Longer, wider, lighter, faster. The 991 911 has been with us for seven years but certainly made its mark.
The 991 launched in 2011, with the usual “how can you tell it’s new” jokes to go with it. Porschephiles don’t care about that stuff and neither do I. They’re not going to change the look and rightly so.
The 991 grew again, both in overall length and in its wheelbase, again to fit bigger humans and more stuff. The wheelbase grew a whopping 10cm making it look longer and lower, aided by a lovely wide track.
I think the kids call this “stance.”
It might have been bigger in every direction, but it got lighter to the tune of 45kg (or thereabouts, depending on the model). The wild GT2 RS smashed the ‘Ring and the post-GFC world couldn’t get enough of them – over 217,000 sold, taking the all-time sales through the one million
During the year after its initial launch in 2011 at the Geneva Motor Show, the Cabriolet joined the coupe and in 2014 came the return of the GTS.
The Turbo and Turbo S pairing launched in 2013, as did the first iteration of the GT3. The GT3 RS replaced it two years later before the mid-life refresh in 2016 threw the cards in the air again.
From 2016, the Carrera and GTS switched to all twin-turbo 3.0-litre power. Shortly afterwards came the new Targa and in 2018 the limited-run Speedster.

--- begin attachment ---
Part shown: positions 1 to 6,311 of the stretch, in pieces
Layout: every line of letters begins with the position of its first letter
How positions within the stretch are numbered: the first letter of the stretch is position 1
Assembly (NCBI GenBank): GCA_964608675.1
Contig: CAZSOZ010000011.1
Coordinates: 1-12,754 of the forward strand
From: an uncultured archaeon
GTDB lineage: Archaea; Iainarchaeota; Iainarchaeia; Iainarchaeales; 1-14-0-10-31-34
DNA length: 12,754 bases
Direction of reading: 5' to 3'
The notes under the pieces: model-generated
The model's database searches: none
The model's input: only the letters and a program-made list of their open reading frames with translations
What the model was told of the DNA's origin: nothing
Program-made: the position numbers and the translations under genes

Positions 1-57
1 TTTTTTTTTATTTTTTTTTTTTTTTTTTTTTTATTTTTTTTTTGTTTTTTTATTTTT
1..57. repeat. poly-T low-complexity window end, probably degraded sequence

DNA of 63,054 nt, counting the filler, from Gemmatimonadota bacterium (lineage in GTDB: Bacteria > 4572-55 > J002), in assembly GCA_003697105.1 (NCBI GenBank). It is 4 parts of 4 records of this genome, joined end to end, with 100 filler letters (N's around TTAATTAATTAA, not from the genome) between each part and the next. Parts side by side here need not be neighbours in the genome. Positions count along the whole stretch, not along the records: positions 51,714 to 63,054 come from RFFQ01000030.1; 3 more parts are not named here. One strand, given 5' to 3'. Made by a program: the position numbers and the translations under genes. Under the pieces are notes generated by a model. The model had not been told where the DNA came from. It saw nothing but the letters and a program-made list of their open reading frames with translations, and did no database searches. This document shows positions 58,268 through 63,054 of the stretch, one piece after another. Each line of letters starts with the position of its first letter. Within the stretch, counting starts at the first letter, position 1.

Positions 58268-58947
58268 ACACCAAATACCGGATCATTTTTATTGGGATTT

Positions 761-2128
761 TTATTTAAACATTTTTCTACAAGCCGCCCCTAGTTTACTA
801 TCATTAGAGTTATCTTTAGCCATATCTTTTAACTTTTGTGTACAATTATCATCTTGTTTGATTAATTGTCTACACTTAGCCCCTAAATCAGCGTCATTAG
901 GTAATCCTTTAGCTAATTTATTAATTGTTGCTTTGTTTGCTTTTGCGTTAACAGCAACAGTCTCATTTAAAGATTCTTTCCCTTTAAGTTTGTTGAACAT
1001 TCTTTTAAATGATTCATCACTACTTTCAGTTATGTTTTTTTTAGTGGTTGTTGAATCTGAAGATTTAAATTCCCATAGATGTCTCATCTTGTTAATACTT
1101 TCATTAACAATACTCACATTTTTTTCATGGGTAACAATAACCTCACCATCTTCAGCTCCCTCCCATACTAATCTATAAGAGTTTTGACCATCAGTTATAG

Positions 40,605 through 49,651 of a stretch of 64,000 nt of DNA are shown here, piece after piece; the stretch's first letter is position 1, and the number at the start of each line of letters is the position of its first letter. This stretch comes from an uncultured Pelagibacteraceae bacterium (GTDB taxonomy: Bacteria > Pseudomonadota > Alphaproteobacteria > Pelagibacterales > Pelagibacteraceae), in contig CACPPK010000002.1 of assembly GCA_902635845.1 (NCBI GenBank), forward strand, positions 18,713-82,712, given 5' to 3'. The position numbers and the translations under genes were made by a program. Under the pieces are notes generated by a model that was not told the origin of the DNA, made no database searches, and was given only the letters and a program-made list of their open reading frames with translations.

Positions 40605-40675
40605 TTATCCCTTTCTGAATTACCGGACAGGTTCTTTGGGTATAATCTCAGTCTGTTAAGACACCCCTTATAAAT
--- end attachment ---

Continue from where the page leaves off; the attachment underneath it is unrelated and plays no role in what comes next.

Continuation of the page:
Huffy puffy engines
The base engine shrunk again, this time to 3.4-litres but still managing 257 kW (350 PS). The 3.8-litre S upped the ante with 294 kW (400 PS).
The GTS arrived in 2014, this time with 316kW (430PS) and the option of rear- or all-wheel drive.
In 2016 the 3.0-litre twin-turbo found its way into the 911’s rump, with 272kW (370 PS) and a nice fat torque band. The GTS went further on the same engine with 331kW (450 PS).
The Turbo climbed to 397kW (540 PS) from its 3.8-litre twin huffer and the S scored 427kW (580 PS).
And Porsche kept going. The Turbo S Exclusive Series had 446kW (607PS) and finally, the GT2 RS had a whopping 515kW (700PS). If you were happy to restrict yourself to the track, the very limited 935 had the same engine. All of them had whopping great slabs of torque to ruin the rear tyres.
The GT3 kept the sublime naturally-aspirated 4.0-litre from the previous generation, initially with the option of a six-speed manual. With 382kW (520PS), that same engine with 368kW (500PS) found its way into the Speedster, the final edition of the 991.
The manual on the GT3 disappeared in 2017 and you could also get a slightly less hardcore GT3 Touring.
Well. That’s been fun. With Part 7 we draw to a close the countdown to the new 911 to be unveiled at the LA Auto Show.
Peter Anderson is the Editor and founder of the theredline.com.au. He’s been writing about cars for years and finds it difficult to talk about anything else.